Reprinted from The New York Times by
In 2008, three years after R. Alexander Acosta had decamped from the Justice Department’s Civil Rights Division for the United States attorney’s post in South Florida, the Justice Department’s in-house investigator laid out a damning conclusion: Under Acosta’s watch, his office had repeatedly violated federal law and department policies by weighing political affiliations in hiring and assessing civil rights employees.
The inspector general laid most of the blame on a subordinate of Acosta’s, Bradley Schlozman, but the investigation concluded that Acosta had ignored warning signs about hiring practices.
To William Yeomans, who spent 26 years working at the Justice Department and now teaches constitutional law and civil rights at American University, Acosta got “a little bit of a pass.” …
Reprinted from In These Times by Bruce Vail on March 13, 2017.
“Erik Loomis, assistant professor of history at the University of Rhode Island and a labor commentator at the progressive blog Lawyers, Guns & Money said:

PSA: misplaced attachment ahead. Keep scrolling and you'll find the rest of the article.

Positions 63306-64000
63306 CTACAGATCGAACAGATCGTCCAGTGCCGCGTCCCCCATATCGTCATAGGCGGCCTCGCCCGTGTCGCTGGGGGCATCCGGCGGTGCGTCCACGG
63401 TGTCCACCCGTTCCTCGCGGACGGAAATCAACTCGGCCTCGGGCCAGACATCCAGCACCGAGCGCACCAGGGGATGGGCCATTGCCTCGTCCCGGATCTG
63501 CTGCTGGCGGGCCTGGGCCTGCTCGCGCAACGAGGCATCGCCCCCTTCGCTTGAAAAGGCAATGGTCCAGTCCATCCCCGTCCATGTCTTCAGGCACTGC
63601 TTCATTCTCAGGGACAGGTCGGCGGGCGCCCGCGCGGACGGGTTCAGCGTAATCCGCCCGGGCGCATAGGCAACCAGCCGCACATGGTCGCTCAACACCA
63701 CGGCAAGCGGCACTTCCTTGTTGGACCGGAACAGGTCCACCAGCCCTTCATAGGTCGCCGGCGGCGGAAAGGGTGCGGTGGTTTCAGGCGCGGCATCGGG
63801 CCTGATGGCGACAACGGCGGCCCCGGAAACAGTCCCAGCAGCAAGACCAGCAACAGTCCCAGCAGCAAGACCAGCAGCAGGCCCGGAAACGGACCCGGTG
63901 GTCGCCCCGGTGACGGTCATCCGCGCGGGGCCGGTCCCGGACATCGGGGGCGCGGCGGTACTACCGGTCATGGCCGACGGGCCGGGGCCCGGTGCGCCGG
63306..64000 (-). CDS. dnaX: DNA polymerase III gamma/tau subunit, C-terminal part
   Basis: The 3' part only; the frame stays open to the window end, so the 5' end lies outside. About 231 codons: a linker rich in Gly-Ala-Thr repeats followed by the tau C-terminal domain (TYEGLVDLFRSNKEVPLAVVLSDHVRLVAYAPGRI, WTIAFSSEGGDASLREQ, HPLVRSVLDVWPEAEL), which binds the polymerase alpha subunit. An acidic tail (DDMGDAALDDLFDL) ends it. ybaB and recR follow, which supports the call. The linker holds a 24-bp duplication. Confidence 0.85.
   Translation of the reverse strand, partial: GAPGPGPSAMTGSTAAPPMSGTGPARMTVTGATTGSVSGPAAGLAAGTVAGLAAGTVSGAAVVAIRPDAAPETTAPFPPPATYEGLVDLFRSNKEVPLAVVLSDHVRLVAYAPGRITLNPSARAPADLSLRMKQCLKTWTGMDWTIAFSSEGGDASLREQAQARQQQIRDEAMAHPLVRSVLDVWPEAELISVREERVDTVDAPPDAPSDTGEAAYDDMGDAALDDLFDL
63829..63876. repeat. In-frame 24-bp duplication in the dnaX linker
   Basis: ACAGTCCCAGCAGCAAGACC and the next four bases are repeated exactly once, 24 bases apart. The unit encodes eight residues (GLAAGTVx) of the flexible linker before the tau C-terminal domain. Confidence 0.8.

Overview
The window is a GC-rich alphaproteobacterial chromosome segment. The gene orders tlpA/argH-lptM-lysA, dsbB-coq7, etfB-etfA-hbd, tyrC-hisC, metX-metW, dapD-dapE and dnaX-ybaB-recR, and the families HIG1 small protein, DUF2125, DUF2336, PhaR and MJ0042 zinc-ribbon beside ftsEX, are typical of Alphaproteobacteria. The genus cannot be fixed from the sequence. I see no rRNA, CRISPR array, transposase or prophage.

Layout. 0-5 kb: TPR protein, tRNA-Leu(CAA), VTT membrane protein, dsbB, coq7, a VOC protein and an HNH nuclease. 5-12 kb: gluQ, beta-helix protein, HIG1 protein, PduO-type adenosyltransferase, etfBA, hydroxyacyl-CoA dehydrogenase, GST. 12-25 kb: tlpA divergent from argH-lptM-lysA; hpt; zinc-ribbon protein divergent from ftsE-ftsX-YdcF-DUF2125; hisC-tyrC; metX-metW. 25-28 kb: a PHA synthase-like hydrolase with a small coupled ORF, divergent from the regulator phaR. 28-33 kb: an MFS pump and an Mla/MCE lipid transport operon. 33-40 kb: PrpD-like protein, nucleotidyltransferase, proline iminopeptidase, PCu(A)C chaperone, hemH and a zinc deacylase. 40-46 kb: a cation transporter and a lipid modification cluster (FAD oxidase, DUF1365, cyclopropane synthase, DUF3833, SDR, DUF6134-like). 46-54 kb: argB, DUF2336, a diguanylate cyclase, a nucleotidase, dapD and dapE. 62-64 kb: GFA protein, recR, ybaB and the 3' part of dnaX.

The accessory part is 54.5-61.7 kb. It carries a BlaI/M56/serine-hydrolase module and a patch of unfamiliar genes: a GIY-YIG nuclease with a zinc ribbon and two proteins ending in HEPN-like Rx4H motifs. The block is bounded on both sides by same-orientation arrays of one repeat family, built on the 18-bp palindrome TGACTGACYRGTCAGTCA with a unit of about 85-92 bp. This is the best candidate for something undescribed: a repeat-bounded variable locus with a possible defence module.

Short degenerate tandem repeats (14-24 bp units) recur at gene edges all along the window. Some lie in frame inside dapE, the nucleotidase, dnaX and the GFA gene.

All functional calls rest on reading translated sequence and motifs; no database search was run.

“’The selection of Alexander Acosta should provide no comfort for those who worked to reject Andy Puzder. Acosta has a lifetime of anti-union and anti-worker positions. Appointed to the National Labor Relations Board by George W. Bush, Acosta consistently decided with employers during his term. His support of Ohio’s attempt to suppress black voting in 2004 is deeply disturbing. That the AFL-CIO seems to think Acosta is as good as they are going to get under Trump is depressing, but perhaps realistic.’
“William Gould IV, a law professor at Stanford University … and a former NLRB chairman during the President Bill Clinton administration, cites several cases as examples of Acosta’s anti-worker positions …